It is understood across the globe that climate change is a substantial contributor to global warming. Decarbonisation strategies are necessary to maintain a 1.5 degree (preindustrial level) pathway in line with the Intergovernmental Panel on Climate Change (IPCC) recommendations. Offshore wind is a cost-competitive green alternative to traditional fossil fuels, and the energy generator of choice for Governments.
As the world’s largest offshore wind market, the UK continues to tell a successful story through its 2019 Sector Deal, reached between the government and industry to contribute one third of the UK’s power mix, delivering 30GW of offshore wind by 2030. The UK Committee on Climate Change (CCC) has an even greater goal, they recommended to the government in June 2020, that the target should be to deliver at least 40GW of offshore wind by 2030. With increasing Government buy-in around the world, a greater emphasis has been placed on offshore wind by financiers as it has been identified as a critical component to ‘green recovery’ – a result of the COVID-19 pandemic. This recognition should resolve permitting and licensing challenges of new projects.
Working in partnership has always been core to how CWind operates. Nathanael Allison, Managing Director of CWind, is a Board Member for RenewableUK, the UK’s leading not for profit renewable energy trade association. In addition to this, CWind is a member of the Ocean Renewable Energy Action Coalition (OREAC), a global group of leading offshore wind developers, technology providers and stakeholders. The group was launched in December 2019 in response to the UN High Level Panel for Sustainable Ocean Economy’s call for ocean-based climate action. These organisational bodies work to highlight the actions that industry, financiers and governments can take to sustainably scale-up offshore wind, and thereby meet native capacity targets that also contribute to the UN Sustainable Development Goals.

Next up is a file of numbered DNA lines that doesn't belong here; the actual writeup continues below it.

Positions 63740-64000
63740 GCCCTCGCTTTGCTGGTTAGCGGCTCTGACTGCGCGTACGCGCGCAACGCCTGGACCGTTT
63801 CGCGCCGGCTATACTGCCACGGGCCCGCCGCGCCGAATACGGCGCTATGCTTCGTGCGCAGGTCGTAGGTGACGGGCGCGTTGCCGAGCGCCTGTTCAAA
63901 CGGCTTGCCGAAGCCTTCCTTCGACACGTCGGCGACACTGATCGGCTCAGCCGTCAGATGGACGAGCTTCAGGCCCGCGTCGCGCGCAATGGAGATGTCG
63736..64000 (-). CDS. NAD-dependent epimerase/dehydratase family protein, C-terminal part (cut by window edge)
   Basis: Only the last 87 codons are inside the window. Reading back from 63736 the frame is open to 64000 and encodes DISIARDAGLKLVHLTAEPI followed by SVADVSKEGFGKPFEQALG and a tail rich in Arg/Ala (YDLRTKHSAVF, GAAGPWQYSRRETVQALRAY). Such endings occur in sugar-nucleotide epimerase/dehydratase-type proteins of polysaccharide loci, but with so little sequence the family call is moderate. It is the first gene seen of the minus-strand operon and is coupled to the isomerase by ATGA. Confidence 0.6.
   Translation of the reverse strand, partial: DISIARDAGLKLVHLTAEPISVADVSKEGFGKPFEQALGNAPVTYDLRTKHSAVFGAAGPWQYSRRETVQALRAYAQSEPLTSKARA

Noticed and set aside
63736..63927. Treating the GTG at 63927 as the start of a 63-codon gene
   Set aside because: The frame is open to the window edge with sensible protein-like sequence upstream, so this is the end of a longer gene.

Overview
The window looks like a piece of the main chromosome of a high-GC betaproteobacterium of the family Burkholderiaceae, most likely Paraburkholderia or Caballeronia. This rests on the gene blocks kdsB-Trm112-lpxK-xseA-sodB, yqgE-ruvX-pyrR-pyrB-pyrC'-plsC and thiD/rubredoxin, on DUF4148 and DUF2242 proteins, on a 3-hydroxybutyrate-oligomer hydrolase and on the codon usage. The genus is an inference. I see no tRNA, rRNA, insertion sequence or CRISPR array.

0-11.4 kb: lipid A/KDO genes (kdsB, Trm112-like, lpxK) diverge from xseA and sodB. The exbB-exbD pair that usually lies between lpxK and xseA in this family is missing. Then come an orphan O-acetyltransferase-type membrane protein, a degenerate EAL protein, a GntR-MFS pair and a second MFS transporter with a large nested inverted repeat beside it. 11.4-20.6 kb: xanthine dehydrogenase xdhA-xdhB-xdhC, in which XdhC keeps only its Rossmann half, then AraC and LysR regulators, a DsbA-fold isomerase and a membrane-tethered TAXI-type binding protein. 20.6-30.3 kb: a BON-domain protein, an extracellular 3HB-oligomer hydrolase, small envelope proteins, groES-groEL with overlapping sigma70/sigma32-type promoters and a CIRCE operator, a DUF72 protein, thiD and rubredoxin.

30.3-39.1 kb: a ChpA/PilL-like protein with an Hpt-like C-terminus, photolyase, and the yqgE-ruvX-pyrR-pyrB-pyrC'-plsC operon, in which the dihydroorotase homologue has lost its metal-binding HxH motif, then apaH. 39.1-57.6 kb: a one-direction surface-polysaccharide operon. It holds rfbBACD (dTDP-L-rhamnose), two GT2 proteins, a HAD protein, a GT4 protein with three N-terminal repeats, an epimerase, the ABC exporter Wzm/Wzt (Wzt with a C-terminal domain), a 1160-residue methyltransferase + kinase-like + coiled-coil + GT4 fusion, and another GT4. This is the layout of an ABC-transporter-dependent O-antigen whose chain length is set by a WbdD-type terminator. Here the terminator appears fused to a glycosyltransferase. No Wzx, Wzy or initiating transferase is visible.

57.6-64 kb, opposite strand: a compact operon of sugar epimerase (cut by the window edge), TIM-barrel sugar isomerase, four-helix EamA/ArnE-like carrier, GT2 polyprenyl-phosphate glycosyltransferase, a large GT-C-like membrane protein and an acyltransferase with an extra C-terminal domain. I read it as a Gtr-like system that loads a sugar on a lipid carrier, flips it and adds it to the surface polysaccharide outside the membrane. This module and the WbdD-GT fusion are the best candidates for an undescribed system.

CWind shares the industry’s vision of ‘a world that runs entirely on green energy’ and supports the expansion of its decarbonisation strategy to reduce indirect emissions by 50% by 2030 and be net zero by 2050.
However we get there, if the last 10 years have taught us anything, it’s to expect the unexpected, embrace change and growth, and continue to lead the way with new ideas, initiatives and ways of working together to achieve these ambitious but attainable targets.
How do you envisage the offshore wind industry to develop over the next 10 years? Share your ideas with us at: firstname.lastname@example.org